Friday, 30th June, 2023

Our first destination today was Chiswick House and Gardens. It is in a very nice part of London with lots of trees and wide streets. We had breakfast at Côte. This looked like it was going to be expensive (table cloths, linen napkins) but a full English breakfast was only £11.95 so it wasn't too bad financially and it was delicious! It's a chain so if we find another one, we will go there!

The current Chiswick House was completed in 1729 in a Neo-Palladian style. The estate covers 65 acres and includes a number of follies, glasshouses and formal gardens. The last permanent resident was William Cavendish who died in 1811. Until 1892, it was let to a variety of tenants including the future King Edward Vll. It then became the Chiswick Asylum for wealthy male and female patients. In 1929, it was sold to the local council and it is now managed by English Heritage. We were allowed to take photos in some (but not all) of the rooms.

The gardens are extensive and we enjoyed wandering around them particularly the Kitchen Garden. Unfortunately, the glasshouse and the gardens immediately in front of it were being used for a wedding so we didn't get to see them.

The Lake at Chiswick House

A Eurasian Coot with its chick

Looking up into the dome of the Octagon Hall

A ceiling

A detail of the fireplace

Another ceiling

Another ceiling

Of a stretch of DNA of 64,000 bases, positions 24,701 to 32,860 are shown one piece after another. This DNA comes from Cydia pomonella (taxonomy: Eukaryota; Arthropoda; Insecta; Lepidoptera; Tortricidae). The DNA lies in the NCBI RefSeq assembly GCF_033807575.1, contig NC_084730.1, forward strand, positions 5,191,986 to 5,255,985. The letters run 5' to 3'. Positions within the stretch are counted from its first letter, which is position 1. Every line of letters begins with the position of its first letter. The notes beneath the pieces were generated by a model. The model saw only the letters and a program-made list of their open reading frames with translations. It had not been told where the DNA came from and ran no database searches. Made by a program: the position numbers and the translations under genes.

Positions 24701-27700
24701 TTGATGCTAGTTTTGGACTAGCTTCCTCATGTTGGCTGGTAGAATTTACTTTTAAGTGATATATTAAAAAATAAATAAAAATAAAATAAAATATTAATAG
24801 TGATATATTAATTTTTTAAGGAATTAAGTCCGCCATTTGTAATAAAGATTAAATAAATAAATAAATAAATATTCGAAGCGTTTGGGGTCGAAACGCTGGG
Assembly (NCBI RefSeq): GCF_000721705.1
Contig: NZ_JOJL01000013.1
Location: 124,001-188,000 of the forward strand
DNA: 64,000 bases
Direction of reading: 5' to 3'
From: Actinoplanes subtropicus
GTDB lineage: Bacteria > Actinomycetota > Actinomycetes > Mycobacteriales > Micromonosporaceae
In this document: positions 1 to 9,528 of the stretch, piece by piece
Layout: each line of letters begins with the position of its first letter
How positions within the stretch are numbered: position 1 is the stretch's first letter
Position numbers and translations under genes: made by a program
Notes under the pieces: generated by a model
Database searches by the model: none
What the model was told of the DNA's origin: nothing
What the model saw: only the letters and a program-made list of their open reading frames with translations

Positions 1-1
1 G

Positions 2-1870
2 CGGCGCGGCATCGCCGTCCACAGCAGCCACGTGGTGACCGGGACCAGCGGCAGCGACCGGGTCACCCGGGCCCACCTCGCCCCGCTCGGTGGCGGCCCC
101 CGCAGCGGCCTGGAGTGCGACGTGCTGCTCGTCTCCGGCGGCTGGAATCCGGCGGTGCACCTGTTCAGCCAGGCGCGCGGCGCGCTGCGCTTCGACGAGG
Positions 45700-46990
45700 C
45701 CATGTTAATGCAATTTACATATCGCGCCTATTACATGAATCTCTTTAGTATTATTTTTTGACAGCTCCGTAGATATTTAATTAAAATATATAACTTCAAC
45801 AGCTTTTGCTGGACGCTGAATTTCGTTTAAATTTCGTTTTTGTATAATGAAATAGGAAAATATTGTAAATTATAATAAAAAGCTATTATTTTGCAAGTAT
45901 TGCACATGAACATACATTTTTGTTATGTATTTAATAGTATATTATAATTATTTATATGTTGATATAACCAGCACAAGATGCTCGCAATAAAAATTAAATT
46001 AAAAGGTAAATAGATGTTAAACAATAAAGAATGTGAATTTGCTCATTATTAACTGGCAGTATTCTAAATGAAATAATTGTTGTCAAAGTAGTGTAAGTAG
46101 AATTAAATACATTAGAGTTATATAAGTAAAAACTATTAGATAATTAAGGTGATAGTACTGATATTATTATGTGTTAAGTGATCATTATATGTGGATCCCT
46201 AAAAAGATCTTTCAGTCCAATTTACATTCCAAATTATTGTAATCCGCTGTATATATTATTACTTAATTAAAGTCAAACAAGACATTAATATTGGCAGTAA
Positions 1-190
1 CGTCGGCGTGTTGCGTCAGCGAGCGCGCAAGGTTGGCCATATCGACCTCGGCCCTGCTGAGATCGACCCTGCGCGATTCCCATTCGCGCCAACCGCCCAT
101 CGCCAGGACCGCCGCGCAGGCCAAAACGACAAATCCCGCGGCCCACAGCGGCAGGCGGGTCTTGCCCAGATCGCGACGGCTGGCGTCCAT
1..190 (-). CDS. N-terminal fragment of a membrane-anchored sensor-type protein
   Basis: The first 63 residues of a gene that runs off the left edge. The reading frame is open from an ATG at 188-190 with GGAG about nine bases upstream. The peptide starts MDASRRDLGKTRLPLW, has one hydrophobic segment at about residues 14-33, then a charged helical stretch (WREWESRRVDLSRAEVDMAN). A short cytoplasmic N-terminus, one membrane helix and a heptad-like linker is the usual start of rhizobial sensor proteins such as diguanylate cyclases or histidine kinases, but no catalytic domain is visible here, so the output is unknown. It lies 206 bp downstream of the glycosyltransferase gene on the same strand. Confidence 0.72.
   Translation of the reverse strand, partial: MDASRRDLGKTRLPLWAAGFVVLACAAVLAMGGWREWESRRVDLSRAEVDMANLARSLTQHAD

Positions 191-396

This gateway was designed by Inigo Jones.

The Elephant in the Garden

The Glasshouse

The Gates to the Kitchen Garden

This sounds like an interesting way to add new plants to one's garden.


Nearby is Hogarth's House. The English artist, William Hogarth, used it as his country retreat from 1749 until his death in 1764. It is a small, three-storey house which has been restored and is open to the public with free entry. Two of the three storeys were open. The mulberry tree in the garden is believed to have been planted in the 1670s and is the last survivor of an orchard. It still bears fruit!

A copy of William Hogarth's self portrait

Hogarth's Sisters

The Enraged Musician, 1741
The scene may be near St Martin's-in-the-Fields. The musician at an open window is covering his ears against the typical noises of the street. A ballad-seller chants, her baby cries, a milkmaid and other street-traders cry their wares, a small boy plays a drum and another urinates under the startled gaze of a small girl with a rattle, an itinerant oboist plays, a knife-grinder sharpens a cleaver, and cats screech on a roof.

The Mulberry Bush in Hogarth's Garden

We returned to our accommodation for a quick dinner before heading off to the Theatre Royal, Drury Lane, for a performance of Disney's "Frozen". This theatre had much better seating than we have experienced of late and the show included high quality singing and acting, and excellent special effects. Very entertaining!

This view of the theatre reminded me very much of the Melbourne Town Hall.

The Theatre Royal, Drury Lane, is certainly a magnificent building!

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